I was wondering if there is a name meaning God Who Hears me.

El Roi speaks of The God Who Sees me. From Genesis 16:13 (ESV):

13 So she called the name of the LORD [El-Roi] who spoke to her, "You are a God of seeing," for she said, "Truly here I have seen him who looks after me."

Googling God Who Hears turned up one site that (incorrectly?) said Jehovah-Shammah (usually translated The Lord Who Is Present or The Lord Is There) meant God Who Hears me. Their given verse was Psalm 17:6 (ESV):

6 I call upon you, for you will answer me, O God; incline your ear to me; hear [shama`] my words.

I don't know Hebrew at all, but checking Strong's online out of curiosity, [shama`] and [shammah] seem (to me) to be unrelated words.

Does anyone know of a name that meant God Who Hears me?

  • 1
    This quest may be better asked here: hermeneutics.stackexchange.com or judaism.stackexchange.com as I know of no Christian denomination who uses the names of God in this way. Jun 9, 2015 at 12:41
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    @TheFreemason -- It's pretty common in some circles; I've seen names of God used as worship service themes in protestant churches, and there are popular bible study guides based on studying one name of God at a time. Jun 9, 2015 at 13:18
  • @Nathaniel I should have been more careful. There are many different denominations and within those, different practices (snake handling comes to mind). It is almost impossible to say, "these people do not exist" in regards to any topic. With that said, I still believe the question is better placed on the two other SE's mentioned. Jun 9, 2015 at 14:52
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    I'm voting to close this question as off-topic because it is about the Hebrew language and perhaps a bit about Jewish culture, not about Christianity.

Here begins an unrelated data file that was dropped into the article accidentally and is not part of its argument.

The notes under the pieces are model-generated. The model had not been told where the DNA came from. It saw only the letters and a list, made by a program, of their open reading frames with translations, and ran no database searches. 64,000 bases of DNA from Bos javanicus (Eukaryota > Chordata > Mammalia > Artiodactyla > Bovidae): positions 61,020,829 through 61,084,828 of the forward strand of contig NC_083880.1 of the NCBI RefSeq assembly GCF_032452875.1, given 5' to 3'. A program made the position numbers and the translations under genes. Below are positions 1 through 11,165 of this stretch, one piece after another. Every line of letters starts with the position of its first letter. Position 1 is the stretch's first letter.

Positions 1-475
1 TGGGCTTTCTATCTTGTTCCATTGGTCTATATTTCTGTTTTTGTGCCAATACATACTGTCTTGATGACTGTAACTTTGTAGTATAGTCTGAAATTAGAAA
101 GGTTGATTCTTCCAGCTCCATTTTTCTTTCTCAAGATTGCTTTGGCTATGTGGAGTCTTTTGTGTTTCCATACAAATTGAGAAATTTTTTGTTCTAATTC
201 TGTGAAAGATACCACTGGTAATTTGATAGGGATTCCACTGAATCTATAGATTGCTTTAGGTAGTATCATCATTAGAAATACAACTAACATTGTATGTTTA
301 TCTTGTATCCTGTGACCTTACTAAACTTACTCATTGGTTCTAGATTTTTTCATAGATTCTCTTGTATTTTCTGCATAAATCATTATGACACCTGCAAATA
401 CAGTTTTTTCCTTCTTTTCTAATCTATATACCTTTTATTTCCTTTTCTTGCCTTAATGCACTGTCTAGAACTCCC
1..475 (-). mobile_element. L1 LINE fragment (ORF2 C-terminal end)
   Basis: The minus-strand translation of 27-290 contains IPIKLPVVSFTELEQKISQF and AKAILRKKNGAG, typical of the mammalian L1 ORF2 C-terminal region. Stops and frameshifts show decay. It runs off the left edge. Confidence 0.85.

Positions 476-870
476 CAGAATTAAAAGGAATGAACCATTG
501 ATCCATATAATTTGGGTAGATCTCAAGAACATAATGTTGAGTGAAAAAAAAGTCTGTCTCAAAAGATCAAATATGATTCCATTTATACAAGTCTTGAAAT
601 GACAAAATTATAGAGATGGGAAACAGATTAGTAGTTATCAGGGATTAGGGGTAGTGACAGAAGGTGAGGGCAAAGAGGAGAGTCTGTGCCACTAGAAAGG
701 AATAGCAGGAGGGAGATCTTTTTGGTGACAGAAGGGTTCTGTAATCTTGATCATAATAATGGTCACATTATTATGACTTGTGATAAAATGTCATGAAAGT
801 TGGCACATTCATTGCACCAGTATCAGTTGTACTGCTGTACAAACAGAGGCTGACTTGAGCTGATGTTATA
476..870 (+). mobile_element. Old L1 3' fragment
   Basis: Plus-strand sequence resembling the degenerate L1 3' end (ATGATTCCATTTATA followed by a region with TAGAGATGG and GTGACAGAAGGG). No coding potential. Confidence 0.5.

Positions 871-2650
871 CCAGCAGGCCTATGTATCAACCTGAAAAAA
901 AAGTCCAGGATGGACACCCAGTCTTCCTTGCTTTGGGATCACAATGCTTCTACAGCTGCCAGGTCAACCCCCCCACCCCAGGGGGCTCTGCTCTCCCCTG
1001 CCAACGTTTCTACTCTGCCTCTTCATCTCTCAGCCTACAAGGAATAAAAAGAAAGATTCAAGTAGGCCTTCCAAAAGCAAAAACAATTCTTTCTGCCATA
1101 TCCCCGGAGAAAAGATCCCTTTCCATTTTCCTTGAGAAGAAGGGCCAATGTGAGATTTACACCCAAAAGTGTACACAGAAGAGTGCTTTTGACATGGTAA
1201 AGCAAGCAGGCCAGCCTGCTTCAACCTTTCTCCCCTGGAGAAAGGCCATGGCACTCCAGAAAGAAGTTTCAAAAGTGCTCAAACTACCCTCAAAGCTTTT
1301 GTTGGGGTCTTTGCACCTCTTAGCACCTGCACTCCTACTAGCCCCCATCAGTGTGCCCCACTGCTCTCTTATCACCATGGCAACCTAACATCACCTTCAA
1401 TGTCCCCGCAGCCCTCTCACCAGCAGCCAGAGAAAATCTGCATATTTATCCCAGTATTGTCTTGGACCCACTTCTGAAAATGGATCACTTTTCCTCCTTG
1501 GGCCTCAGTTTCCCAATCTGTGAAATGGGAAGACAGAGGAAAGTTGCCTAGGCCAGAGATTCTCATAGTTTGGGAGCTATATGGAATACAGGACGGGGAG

– fredsbend
    Jun 9, 2015 at 19:42
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    This question is being discussed in a meta post: Asking other Christians a question about God
    – fredsbend
    Jun 9, 2015 at 20:20

1 Answer 1


You are close: 'El Shama is what you are looking for. Shama means "to hear" (Strong's) and is found in Psalm 17:6, as you mention. Furthermore, the name Ishmael is derived from these two words:

And the angel of the Lord said to her, “Behold, you are pregnant and shall bear a son. You shall call his name Ishmael, because the Lord has listened to your affliction. (Genesis 16:11 (ESV))

The ESV note specifically says, "Ishmael means God hears," and so does Strong's Concordance.

There's also the name "Elishama," meaning "God has heard," which belongs to several Israelites listed in the genealogies of the OT (e.g., Numbers 1:10 and 1 Chronicles 2:41).

The "Shammah" rendering you saw may be due to the pronunciation; Strong's gives the phonetic spelling of Shama as "shaw-mah."

  • Does "El Shama" appear anywhere in the Bible? Jun 9, 2015 at 13:29
  • Not that I can find. But I uncovered one more name that is transliterated even more closely than Ishmael; I've added it to my answer. Jun 9, 2015 at 13:49
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    And for what it is worth, "the Lord has listened" in Gen 16:11 is translated from "Yahweh shaama." Jun 9, 2015 at 13:57

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